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Rails 3.1 asset precompilation

I've been strugling lately with an application I'm building using Rails 3.1 and Ruby 1.9.2.

My problem is that sometimes I add a specific JS file to the system, but when I push it into Heroku I'd see the "yourfile.js isn't precompiled" error.

I solve this by adding my file into config.assets.precompile on my application.rb file. But is there a way to automate this process? I currently have a lot of js files, and might add a lot more. Any gems available for this? Maybe some configuration I'm missing?

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marked as duplicate by casperOne Apr 26 '12 at 15:37

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This isn't an answer, why I generally just use application.js, and include it on every page. this way the javascript is loaded and cached just once. –  Matthew Rudy Apr 25 '12 at 15:03
    
Yes, but if your site is big enough, you'll have JS code on pages that don't really need it. If that's the way to go, I don't really think it's the cleanest one. –  Deleteman Apr 25 '12 at 15:55
    
But you only load it once. And the browser caches it. So the only delay is the javascript parse time. Depends how much you have. –  Matthew Rudy Apr 26 '12 at 8:43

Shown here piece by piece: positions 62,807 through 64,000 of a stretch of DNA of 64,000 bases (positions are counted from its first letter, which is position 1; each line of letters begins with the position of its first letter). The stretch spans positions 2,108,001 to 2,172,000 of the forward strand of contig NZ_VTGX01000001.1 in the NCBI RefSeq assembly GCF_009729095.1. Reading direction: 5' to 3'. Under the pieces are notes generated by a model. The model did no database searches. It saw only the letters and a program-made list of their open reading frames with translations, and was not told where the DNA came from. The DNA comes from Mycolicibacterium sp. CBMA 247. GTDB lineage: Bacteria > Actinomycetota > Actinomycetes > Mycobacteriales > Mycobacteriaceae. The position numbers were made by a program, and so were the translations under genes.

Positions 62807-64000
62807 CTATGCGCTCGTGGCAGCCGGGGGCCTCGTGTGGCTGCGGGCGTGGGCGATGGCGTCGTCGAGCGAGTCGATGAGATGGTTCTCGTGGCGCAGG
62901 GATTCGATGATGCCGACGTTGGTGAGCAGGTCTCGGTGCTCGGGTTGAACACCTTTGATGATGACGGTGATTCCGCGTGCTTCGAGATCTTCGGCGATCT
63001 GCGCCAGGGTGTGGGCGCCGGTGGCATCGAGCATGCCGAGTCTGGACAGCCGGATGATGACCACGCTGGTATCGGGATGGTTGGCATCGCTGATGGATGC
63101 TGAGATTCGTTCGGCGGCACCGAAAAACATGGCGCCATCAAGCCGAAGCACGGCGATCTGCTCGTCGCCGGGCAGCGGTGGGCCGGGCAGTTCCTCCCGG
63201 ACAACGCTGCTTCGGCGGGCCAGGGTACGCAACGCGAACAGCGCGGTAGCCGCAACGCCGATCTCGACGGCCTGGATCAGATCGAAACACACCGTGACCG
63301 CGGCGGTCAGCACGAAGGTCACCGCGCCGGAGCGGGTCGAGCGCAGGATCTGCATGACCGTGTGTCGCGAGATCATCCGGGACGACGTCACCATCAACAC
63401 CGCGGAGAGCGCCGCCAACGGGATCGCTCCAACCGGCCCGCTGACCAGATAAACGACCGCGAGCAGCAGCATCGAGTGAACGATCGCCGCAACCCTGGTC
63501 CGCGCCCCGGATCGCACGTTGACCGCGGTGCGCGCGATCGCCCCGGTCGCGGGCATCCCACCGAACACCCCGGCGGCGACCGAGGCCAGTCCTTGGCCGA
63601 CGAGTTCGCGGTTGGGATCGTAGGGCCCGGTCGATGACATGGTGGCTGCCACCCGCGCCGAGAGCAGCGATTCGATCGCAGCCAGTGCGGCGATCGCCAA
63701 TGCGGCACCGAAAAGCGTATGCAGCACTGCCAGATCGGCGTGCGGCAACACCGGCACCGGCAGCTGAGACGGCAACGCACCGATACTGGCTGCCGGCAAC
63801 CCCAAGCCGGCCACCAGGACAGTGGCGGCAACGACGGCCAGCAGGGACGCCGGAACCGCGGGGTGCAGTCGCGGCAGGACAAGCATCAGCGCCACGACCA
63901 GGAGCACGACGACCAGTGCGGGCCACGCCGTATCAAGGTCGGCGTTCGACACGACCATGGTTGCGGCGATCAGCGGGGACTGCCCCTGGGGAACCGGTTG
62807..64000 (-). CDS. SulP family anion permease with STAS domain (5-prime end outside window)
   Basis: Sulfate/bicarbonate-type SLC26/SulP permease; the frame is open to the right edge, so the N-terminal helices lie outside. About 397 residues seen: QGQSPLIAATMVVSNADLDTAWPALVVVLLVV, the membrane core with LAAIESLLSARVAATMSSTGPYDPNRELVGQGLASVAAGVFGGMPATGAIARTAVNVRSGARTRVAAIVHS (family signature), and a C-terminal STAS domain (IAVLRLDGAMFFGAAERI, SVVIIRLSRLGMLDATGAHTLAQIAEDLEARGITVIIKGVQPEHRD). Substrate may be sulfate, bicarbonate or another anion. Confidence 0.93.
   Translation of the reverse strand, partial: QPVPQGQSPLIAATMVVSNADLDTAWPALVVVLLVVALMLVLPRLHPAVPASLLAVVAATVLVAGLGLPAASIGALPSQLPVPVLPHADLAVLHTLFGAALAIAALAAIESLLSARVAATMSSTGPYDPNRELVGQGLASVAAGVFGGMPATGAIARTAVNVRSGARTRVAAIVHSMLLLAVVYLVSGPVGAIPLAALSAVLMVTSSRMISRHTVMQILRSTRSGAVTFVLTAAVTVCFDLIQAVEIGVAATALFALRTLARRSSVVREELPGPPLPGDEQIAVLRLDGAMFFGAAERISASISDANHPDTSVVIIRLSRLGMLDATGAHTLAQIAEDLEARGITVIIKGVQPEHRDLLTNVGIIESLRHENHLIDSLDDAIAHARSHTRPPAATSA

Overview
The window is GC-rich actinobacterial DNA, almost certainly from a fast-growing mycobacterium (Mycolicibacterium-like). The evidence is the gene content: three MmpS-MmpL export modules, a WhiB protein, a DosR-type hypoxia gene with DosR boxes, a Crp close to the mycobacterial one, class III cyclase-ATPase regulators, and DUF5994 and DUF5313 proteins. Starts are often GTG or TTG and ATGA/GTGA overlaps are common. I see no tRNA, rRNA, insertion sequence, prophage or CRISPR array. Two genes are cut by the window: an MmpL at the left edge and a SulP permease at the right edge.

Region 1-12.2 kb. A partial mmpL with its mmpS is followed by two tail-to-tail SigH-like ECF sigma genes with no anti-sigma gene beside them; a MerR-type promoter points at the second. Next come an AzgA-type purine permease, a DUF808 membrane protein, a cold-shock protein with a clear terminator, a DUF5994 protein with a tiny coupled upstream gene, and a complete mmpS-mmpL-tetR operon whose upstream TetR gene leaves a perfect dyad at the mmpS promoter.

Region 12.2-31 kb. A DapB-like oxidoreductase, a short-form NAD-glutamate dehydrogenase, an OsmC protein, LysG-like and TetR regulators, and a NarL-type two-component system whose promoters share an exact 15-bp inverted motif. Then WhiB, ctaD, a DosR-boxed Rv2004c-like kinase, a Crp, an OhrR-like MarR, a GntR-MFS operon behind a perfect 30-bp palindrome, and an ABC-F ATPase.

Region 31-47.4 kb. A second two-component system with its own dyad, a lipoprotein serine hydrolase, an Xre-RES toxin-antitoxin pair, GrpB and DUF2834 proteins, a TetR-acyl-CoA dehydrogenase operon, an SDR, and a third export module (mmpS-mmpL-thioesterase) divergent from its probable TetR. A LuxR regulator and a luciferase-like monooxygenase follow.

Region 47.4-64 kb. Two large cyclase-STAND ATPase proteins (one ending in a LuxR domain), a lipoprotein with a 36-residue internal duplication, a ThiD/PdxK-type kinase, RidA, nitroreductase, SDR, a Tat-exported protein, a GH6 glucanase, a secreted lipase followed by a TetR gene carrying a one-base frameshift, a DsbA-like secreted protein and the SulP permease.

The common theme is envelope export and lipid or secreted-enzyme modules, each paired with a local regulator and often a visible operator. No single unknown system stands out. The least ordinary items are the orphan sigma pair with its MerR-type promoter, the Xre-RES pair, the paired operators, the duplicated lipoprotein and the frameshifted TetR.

1 Answer 1

You should be adding these files to application.js and including on every page.

It does not really matter if it is not needed on some pages; if the server is setup correctly the application.js file will be cached by the browser and not downloaded again as the user browses the site. A second advantage is that you js files could be cached by a transparent proxy somewhere, reducing you bandwidth costs, and speeding up response times for people on the other side of the proxy.

If you want to only include files on an as-needed basis, then they will have to be included on the precompile array - that is the only way the precompile task knows to make them available in the production manifest.

In practice you could include js that is common to many pages in application.js and if there is a large bit if js for one page the put that only on that one page.

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So there is no other way? I know that if I include everything on the application.js file, it'll be cached and only downloaded once, but my gut tells me that including all of the interface code on all pages is wrong. I mean, I should be able to only load the code I need for a specific interface, shouldn't I? –  Deleteman Apr 25 '12 at 20:41
    
The default way is to require tree, which pulls all the code in to application.js. There is nothing wrong with having js on a per page basis, it's just not the 'golden path' which is why you have to add files to the precompile array. It is a balancing act, from a performance perspective. The caching only occurs if you have the correct server headers set, BTW. –  Richard Hulse Apr 25 '12 at 21:03

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